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Your money would be safe on India going in with four spinners — Ravichandran Ashwin, Pragyan Ojha, Harbhajan Singh and Ravindra Jadeja — against Australia in the first Test at Chennai starting on Friday. Jaideep Vaidya says the four-Test series provides a great opportunity for MS Dhoni’s men to regain their lost reputation in whites.
A new year, a new beginning, goes the saying. Mahendra Singh Dhoni and his team will certainly be hoping that 2013 brings about a new dawn in Indian cricket — one that will make them forget the torrid 20-odd months that followed that epic high in April 2011 when they won the World Cup. Double defeats at the hands of the Englishmen, both home and away, and a drubbing Down Under seem to have knocked the stuffing out of India, who not so long ago were the No 1 Test team and World champions. They continue to be the No 1 one-day side in the world, but their performances in even that format of late flatter to deceive. While a 1-2 loss against arch-rivals Pakistan didn’t do the Men in Blue any good, a 3-2 win over an inexperienced England just wasn’t good enough.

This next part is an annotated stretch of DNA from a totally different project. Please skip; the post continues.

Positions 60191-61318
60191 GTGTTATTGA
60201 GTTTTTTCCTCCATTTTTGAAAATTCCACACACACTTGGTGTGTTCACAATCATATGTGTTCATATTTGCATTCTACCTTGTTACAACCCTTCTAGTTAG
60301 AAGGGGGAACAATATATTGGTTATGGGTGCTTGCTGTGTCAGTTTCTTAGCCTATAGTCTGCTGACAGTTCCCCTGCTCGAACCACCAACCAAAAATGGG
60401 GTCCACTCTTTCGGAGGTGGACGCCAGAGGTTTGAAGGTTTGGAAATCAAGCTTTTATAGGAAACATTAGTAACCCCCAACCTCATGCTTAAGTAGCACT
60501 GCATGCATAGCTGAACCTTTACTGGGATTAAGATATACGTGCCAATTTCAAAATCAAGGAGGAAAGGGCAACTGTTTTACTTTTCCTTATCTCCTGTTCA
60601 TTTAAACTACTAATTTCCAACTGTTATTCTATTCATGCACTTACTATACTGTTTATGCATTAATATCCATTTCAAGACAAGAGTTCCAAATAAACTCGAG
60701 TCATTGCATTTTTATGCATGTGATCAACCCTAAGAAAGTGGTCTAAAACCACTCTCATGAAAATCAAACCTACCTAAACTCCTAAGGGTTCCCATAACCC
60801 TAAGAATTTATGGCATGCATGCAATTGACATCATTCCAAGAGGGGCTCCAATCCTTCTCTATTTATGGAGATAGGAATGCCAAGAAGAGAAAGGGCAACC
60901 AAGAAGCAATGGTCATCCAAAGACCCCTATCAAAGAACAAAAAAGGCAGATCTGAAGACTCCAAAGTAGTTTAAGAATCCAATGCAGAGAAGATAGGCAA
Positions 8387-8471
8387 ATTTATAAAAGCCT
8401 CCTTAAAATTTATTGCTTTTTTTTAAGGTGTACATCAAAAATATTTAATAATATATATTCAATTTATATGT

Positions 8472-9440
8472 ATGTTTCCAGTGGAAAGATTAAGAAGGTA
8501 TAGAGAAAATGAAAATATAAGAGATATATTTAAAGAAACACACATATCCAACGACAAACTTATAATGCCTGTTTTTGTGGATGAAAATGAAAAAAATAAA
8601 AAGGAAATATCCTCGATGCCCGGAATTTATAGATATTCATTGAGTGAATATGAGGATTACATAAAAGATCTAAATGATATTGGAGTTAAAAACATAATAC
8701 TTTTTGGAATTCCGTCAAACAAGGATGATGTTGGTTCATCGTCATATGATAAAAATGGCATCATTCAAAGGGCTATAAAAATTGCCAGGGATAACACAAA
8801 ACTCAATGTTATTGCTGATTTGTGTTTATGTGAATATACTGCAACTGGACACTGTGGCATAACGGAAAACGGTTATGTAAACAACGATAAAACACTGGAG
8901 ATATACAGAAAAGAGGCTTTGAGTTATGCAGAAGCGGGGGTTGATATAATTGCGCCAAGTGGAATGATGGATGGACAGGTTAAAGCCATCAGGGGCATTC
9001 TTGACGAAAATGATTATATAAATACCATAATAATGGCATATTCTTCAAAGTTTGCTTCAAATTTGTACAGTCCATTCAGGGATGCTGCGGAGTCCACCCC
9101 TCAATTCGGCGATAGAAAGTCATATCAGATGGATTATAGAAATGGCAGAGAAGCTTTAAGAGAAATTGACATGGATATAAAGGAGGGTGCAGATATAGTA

So, as Dhoni and his men gear up to host Michael Clarke’s rather green bunch over the next month or so in what are bound to be four absorbing Test matches, the goal is clear: This is India’s best chance to regain their confidence in the whites. Even though the dreaded South Africa tour at the end of the year is more than nine months away, a win over Australia, be it against young side, will do a world of good to Team India. In fact, this is the most inexperienced Australian squad to visit Indian shores since Kim Hughes brought with him 10 blokes — out of 15 — who had never been on tour before. Needless to say, the hosts won that series comfortably. Dhoni’s men simply cannot afford to lose this series, given the strength (or lack of) of the Aussie squad, and the expectations of a billion who desperately want to see the team shake off their prolonged slumber.